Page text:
Looper

Rian Johnson‘s upcoming Looper is clearly filled with thought-provoking elements, but certainly one of its more interesting aspects has to be the way in which Bruce Willis and Joseph Gordon-Levitt are playing the same character, but at different ages. Much ado has been made about the effects work used to make Gordon-Levitt more lantern-jawed and Willis-looking, but not a whole lot has yet been said about how Gordon-Levitt approached his performance. How exactly does one go about trying to play a younger version of a star whose screen presence is as well-defined as Bruce Willis’? i09 caught up with the actor and his director and got some answers on this subject, as well as a few others.

When talking about his preparation for the role, Gordon-Levitt said, “I studied him [Willis], and watched his movies, and ripped the audio off of his movies, so I could listen to them on repeat. He even recorded some of my voice-over monologues [from Looper] and sent me that recording, so I could hear what it would sound like in his voice.” That sounds like a good way of studying Willis’ cadence and perfecting the way that he talks, but does that mean Gordon-Levitt’s performance is going to simply be a glorified impersonation?

Johnson illuminated the process further by stating, “One thing that I think was really smart that Joe did was, he didn’t look at Moonlighting episodes.” He continued, “He didn’t look at the first Die Hard. He didn’t look at Bruce when he was Joe’s age, he looked at him today. He watched Sin City quite a bit. He watched his recent films. That seems like a slight distinction, but I think that was really critical. Because he was basing his performance on Bruce today, instead of imitating Bruce as a young man. He was creating a new character, whom you could buy as the Bruce that’s on the screen, instead of doing an imitation of what Bruce was actually like when he was younger.”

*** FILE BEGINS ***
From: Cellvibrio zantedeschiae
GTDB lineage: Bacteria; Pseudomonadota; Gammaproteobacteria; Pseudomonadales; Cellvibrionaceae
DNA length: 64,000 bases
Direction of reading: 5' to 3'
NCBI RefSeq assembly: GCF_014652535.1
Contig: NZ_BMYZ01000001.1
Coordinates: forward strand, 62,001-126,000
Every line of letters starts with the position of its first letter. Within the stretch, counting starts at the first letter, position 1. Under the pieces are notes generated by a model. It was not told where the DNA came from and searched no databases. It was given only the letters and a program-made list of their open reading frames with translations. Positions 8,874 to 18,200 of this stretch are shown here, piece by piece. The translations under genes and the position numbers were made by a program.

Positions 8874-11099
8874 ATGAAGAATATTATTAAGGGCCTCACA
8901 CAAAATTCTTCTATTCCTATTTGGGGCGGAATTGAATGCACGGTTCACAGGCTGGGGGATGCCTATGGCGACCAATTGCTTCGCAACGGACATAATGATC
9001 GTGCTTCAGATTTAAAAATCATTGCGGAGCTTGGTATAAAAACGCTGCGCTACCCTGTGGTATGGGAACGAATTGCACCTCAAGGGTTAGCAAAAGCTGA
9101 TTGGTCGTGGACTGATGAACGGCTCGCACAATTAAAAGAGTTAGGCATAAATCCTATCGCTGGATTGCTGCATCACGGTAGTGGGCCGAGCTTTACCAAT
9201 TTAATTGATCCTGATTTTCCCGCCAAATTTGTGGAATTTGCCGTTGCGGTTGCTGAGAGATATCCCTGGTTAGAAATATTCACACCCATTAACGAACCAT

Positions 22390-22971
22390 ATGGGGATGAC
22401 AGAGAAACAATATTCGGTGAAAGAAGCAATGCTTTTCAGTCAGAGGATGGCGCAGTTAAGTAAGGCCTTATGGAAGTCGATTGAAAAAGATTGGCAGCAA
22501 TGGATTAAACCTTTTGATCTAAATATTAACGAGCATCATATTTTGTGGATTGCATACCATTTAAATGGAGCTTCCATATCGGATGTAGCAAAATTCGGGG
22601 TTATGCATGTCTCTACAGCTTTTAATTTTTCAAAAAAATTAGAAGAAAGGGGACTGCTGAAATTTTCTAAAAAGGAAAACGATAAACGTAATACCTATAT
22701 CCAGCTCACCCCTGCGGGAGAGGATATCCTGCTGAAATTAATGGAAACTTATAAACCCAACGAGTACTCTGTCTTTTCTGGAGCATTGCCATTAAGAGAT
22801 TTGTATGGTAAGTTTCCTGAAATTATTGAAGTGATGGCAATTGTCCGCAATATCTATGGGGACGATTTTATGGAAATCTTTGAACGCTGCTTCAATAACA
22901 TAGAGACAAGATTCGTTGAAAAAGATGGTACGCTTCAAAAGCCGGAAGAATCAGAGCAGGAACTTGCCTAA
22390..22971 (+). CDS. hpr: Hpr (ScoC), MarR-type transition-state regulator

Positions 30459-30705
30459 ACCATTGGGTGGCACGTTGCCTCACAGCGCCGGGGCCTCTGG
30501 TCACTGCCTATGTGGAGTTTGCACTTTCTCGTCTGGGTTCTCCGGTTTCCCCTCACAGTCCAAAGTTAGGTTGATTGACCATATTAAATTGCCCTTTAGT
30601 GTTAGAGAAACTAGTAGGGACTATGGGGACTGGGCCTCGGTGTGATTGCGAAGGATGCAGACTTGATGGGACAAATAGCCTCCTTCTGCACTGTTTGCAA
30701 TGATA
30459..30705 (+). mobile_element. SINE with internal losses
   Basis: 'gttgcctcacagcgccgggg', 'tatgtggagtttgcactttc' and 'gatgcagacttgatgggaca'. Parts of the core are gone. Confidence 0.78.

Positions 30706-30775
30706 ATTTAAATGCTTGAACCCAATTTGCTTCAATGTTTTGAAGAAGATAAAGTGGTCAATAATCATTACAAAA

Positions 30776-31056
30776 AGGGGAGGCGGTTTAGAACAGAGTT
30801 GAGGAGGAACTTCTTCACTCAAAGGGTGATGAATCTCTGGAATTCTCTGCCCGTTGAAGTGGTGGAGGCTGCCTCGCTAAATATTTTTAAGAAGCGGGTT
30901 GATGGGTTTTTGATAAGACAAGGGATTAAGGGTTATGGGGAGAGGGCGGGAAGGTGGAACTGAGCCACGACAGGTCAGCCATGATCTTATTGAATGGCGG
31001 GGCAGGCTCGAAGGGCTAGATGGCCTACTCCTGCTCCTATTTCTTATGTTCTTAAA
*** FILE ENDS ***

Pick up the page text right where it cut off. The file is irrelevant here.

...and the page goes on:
This definitely sounds like it could go a long way toward lessening the weird, Uncanny Valley-feeling effect audiences are likely to get from watching somebody play a young Bruce Willis, when they already know what a young Bruce Willis looked like. If you can accept this character as being a separate person from Bruce Willis in your mind, it should be much easier to invest yourself in the periods of the film where Gordon-Levitt is portraying him.

It’s hard not to take pause at one of Johnson’s comments though. Did Gordon-Levitt really not study the first Die Hard? Sure, Willis was a younger guy when that movie was filmed, but can you get anymore quintessentially Bruce Willis than his first turn as John McClane? Not studying Die Hard sounds like a risky proposition indeed.

Given the level of anticipation that’s been building for this film, maybe we all needed a little doubt sitting in the back of our minds, so that we don’t go into the theater overhyped and end up disappointed. And maybe this little tidbit will be exactly what we all need to instill that little bit of doubt. Or maybe Gordon-Levitt has this all under control, and his methods will end up making for a better young Bruce Willis than even Bruce Willis was able to be back in the day. What do you think? Is Looper going to be the best movie ever, or just the best movie released in our lifetimes?


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